I’ve been reading several articles suggested by the ConnectedCourses.net. I’ve quoted a few ideas below that begin to define my thinking in response.
The principles of connected learning suggest “student experiences of social connection, self-expression, relevance, and interests … are at the core of connected learning.” Describing the Why of Connected Learning
“Learning will come unbundled from the pursuit of a degree just as songs came unbundled from CDs.”
“Demand for knowledge is so enormous that good, free online materials can attract extraordinary numbers of people from all over the world”
“The audience for education [is] people ill-served or completely shut out from the current system…”
“It’s possible to educate a thousand people at a time, in a single class, all around the world, for free”
Napster, Udacity, and the Academy by Clay Shirky
Much like Clay Shirky’s example of listening to live musicians vs recorded music, how do we reproduce the individual feedback of an expert when we are learning? If you define teaching as content presentation, then offering the lectures of fascinating experts is much like listening to recorded music, valuable and inspiring, and often better than many faculty could provide. We can provide focus questions and examples of possible responses. We can automate feedback on exams. We can provide activities that support student learning by having them produce and do authentic problem solving. Peer and self assessment techniques can be a valuable means of supporting learning.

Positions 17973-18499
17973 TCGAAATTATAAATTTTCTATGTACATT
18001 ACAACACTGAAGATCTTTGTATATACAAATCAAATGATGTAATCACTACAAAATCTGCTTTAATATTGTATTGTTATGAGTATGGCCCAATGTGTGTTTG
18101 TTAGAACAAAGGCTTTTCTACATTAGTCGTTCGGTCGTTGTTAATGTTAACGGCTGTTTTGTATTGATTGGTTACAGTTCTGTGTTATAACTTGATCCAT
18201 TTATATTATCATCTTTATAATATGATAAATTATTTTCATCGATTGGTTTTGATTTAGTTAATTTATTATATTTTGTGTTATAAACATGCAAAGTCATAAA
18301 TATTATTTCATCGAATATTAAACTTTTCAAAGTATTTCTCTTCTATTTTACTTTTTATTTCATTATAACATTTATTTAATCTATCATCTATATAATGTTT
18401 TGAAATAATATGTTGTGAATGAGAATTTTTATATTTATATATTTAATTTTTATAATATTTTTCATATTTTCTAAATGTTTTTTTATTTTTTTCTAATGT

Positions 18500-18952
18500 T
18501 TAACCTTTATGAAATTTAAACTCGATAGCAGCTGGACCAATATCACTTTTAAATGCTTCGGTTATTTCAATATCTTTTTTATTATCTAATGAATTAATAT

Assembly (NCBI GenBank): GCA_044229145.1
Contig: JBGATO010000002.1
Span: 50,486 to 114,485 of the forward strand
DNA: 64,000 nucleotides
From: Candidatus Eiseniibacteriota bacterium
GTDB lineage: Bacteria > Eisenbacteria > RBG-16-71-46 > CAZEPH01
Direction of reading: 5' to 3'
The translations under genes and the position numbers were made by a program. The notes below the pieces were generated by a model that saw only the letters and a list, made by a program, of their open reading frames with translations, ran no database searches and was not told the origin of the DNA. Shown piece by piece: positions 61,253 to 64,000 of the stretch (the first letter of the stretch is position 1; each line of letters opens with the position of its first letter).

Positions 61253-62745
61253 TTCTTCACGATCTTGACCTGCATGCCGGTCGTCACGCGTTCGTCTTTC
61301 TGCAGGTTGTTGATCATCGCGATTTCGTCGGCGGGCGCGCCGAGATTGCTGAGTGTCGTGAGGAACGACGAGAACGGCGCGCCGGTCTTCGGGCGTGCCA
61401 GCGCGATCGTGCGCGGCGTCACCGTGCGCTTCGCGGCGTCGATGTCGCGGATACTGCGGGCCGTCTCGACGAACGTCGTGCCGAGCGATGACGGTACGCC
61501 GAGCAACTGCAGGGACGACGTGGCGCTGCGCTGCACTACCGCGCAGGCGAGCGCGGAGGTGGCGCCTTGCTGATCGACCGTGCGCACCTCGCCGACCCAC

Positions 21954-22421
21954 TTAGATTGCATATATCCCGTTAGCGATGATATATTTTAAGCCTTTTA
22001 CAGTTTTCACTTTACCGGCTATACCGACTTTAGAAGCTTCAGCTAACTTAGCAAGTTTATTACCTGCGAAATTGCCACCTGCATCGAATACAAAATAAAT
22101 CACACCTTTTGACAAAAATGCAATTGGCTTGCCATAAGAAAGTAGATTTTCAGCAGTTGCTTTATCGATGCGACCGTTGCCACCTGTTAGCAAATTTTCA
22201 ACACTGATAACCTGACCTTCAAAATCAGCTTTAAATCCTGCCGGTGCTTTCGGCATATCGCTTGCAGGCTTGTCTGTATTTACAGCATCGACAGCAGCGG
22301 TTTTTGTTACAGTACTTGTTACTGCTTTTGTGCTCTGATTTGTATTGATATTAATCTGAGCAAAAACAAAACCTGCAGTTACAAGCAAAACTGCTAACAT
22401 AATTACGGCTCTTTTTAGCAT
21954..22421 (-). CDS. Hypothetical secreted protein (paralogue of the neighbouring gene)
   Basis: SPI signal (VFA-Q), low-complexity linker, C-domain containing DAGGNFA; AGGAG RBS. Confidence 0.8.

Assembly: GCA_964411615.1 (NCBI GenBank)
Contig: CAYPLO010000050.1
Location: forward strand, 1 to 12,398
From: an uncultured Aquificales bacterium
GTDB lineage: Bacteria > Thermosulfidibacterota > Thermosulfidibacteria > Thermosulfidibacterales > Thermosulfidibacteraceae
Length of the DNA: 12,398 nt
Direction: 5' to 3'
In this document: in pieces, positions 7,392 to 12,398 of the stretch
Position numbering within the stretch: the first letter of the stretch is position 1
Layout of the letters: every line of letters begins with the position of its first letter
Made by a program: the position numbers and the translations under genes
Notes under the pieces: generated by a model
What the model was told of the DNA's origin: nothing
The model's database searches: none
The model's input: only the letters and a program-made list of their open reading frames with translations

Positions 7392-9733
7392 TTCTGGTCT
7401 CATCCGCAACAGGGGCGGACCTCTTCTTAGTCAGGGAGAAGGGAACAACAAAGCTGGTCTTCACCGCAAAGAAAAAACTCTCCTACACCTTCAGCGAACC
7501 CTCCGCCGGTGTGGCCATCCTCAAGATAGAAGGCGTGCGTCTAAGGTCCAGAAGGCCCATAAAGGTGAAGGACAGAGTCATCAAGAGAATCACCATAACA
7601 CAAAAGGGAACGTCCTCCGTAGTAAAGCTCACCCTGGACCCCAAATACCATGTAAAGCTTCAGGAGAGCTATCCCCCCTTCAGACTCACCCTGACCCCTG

How can we “unbundle” teaching from content presentation and certification? Quality teaching is about helping individual students in particular make connections among concepts, giving feedback on student products, diagnosing difficulties with learning, facilitating the conversation among a community of co-learners, supporting peer collaboration, providing direct instruction in response to student questions in the moment … How many students can one teacher teach?
We can now provide open access to organized content and continue to improve that access. How can we provide a space for thousands of learners to become a commons – a community of practice/inquiry – for peer collaboration and individual feedback from an expert? We know meaningful connection to a faculty member/mentor matters to students’ success. How do we make it possible to also teach to the many?